For the second day in a row, Taiwanese President Tsai Ing-wen addressed the growing chill between Taiwan and China, this time urging Beijing to see the goodwill that she has displayed and be more flexible when conducting cross-strait ties.
Speaking to reporters yesterday at the end of her nine-day trip to Latin America, Ms Tsai said she has demonstrated "maximum goodwill and flexibility" in her inauguration speech when she was sworn into office on May 20.
Beijing can be more flexible in its thinking, she was quoted as saying by Taiwan's Central News Agency.
In her inauguration speech, Ms Tsai did not mention the 1992 Consensus, a tacit agreement between the two sides that there is one China, with each side having its own interpretation of what "one China" means.
Beijing, which has insisted that accepting the Consensus must be the basis for cross-strait exchanges, since then has halted a cross- strait communication mechanism that facilitated regular contact between the two sides.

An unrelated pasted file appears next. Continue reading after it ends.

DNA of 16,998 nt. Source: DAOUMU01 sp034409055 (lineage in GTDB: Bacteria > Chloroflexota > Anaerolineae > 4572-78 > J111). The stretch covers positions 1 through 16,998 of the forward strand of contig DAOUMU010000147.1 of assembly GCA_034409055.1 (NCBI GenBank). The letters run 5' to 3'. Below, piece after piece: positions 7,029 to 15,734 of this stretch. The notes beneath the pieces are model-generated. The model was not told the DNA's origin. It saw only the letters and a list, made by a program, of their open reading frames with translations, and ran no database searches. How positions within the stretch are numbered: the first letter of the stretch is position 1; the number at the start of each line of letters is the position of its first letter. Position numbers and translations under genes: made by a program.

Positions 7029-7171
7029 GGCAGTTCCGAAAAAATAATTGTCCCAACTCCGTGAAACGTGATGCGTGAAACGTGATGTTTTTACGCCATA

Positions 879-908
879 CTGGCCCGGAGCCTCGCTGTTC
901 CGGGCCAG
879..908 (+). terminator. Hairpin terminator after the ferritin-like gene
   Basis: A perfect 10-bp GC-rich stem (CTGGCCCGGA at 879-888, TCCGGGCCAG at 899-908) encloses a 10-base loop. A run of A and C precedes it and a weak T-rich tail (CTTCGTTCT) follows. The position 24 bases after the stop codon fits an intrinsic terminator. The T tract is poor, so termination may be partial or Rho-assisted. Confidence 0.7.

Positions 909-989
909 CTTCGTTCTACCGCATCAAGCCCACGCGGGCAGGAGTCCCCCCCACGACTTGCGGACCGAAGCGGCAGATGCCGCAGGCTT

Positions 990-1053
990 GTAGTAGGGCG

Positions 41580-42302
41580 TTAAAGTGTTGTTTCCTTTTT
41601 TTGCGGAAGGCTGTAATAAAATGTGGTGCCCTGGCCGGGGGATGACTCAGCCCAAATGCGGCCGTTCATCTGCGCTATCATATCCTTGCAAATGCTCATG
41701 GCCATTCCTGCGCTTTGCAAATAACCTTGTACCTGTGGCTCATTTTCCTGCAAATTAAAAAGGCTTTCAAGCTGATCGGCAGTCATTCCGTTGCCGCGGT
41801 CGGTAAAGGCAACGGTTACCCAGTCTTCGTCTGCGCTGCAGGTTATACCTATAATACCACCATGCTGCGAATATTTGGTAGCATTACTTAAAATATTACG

China's Taiwan Affairs Office has put the blame for the suspension of the mechanism on Ms Tsai, for not accepting the 1992 Consensus.
On Wednesday, Ms Tsai said Taiwan will continue to look for "other options" to maintain dialogue with China. Taiwan's Mainland Affairs Council chief Katharine Chang said yesterday that the hotline that was set up last December to allow both sides to deal with emergency is now not in use.